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'It's Time'

Here is your opportunity to drive change towards gender equality in Australia

Help us launch the ‘Its Time’ campaign on national TV

Real social change can happen and it can happen quickly. The current ‘Times Up’, ‘#MeToo’ and ‘Women’s Marches’ movements are evidence of this. Gender equality campaigns of the past have been successful because they were driven by fact-based awareness campaigns in the main-stream media which were supported by thousands of advocates across the community. The time is now, its time for change.

This statistic is taken from the Workplace Gender Equality Agency’s 2017 ‘Australia’s Gender Equality Scorecard – November 2017. It seems disingenuous to cite the ABS average weekly earnings data which only takes into account salary when looking at the current gender pay gap.

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The ABS data reports a gap of 15.3%, which is the figure most often cited by politicians and the media, whereas, if we take full  remuneration including bonuses, overtime and other forms of remuneration into account, the pay gap is actually 22.4%, which is a significantly higher number.

The gender pay gap itself can be explained by the significantly higher number of men in senior higher paid roles, the predominance  of men in higher paying industry sectors, the effects of uninterrupted service by men on positions within salary bands and finally  discrimination and bias in recruitment, selection and promotion against women generally.

This statistic was reported by the Australian Human Rights Commission ‘Face the Facts – Gender Equality 2018’ report and is taken  from the Australian Bureau of Statistics 2016 ‘Personal Safety Survey’. A sobering statistic that reveals that over 2,000, 000 women,  over the age of 15, have experienced sexual violence in Australia.

This statistic is taken from the Australian Human Rights Commission’s ‘Face the Facts – Gender Equality 2018’ report. The significant  disparity between men and women arises primarily because of the gender pay gap’s compounding effect upon returns on  superannuation fund balances, as well as women being absent from the workforce for longer periods than men due to caring responsibilities.

This statistic is taken from the Westpac ‘Kids and Money’ Report, 2016. When pay is divided by hours worked to earn it, girls receive on average 23% less than boys. Further, the report shows a very clear delineation between ‘boys work’ and ‘girls work’.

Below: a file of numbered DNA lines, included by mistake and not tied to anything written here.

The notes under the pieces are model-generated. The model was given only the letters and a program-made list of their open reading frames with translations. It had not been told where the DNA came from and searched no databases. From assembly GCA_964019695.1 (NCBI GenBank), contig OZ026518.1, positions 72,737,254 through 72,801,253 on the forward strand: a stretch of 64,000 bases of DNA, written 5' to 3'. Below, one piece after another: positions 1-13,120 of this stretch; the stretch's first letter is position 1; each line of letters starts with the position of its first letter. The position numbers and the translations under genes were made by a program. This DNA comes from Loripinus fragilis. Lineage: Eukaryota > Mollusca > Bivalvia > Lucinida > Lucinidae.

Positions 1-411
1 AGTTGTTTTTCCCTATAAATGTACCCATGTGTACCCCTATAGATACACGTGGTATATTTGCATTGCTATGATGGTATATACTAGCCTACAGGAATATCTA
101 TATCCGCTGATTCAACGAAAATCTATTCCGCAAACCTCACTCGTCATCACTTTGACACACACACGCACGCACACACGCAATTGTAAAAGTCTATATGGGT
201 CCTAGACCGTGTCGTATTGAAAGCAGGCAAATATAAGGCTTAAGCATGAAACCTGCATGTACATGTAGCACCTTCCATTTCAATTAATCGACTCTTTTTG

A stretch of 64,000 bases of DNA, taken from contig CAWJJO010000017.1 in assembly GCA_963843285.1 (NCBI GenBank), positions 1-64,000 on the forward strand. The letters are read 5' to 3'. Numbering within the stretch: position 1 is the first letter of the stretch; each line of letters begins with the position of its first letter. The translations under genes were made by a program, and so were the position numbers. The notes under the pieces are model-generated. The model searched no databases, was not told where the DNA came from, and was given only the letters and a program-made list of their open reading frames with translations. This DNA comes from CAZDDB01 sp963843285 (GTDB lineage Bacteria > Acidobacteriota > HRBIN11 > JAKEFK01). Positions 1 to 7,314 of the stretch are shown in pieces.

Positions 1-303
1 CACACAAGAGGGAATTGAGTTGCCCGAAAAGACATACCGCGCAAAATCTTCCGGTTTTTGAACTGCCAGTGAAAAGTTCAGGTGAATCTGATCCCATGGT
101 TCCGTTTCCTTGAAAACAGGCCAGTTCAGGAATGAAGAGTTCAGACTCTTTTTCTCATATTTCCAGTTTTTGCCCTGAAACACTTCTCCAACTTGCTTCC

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The patterns  which we can observe in the workforce are being replicated in Australian homes, contributing towards the perpetuation of gender inequality into the next generation. It is worth noting that the Heritage Bank ‘Aussie Guide to Pocket Money’ report in 2015 showed  similar gender disparity in pocket money and average hours spent earning it.

This statistic is taken from the Australian Human Rights Commission’s ‘Face the Facts – Gender Equality 2018’ report. Because over  90% of working women are the primary carers of children, they often suffer discrimination caused by work life conflict and the lack of  flexibility in the workplace.

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This burden is exacerbated by the unequal sharing of domestic labour in Australian households. This persists between couples even  where the primary earner in the household is the woman. Women often suffer discrimination even where there is no manifest conflict,  rather employers perceive that there could be conflict and pre-empt or act accordingly.

This can take many forms, from potential job assignments being withheld or reassigned to outright ‘redundancies’ and ‘restructuring’  being used as excuses to sideline working mothers.

“Time’s Up” production credits:

Produced by John Caldwell & Kalie Shorr
Video: Todd Cassetty/Quinton Cook/Helena Capps
Available on iTunes/Apple Music
Song Suffragettes is a proud sponsor of the Time’s Up Legal Defense Fund

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by Song Suffragettes

Song Suffragettes is a collective of female singer-songwriters who perform every Monday night in Nashville, TN USA. With a mantra of #LetTheGirlsPlay, Song Suffragettes has featured over 200 women in the past 4+ years resulting in multiple publishing and record  deals for some of music’s brightest female talent.

Website http://songsuffragettes.com/
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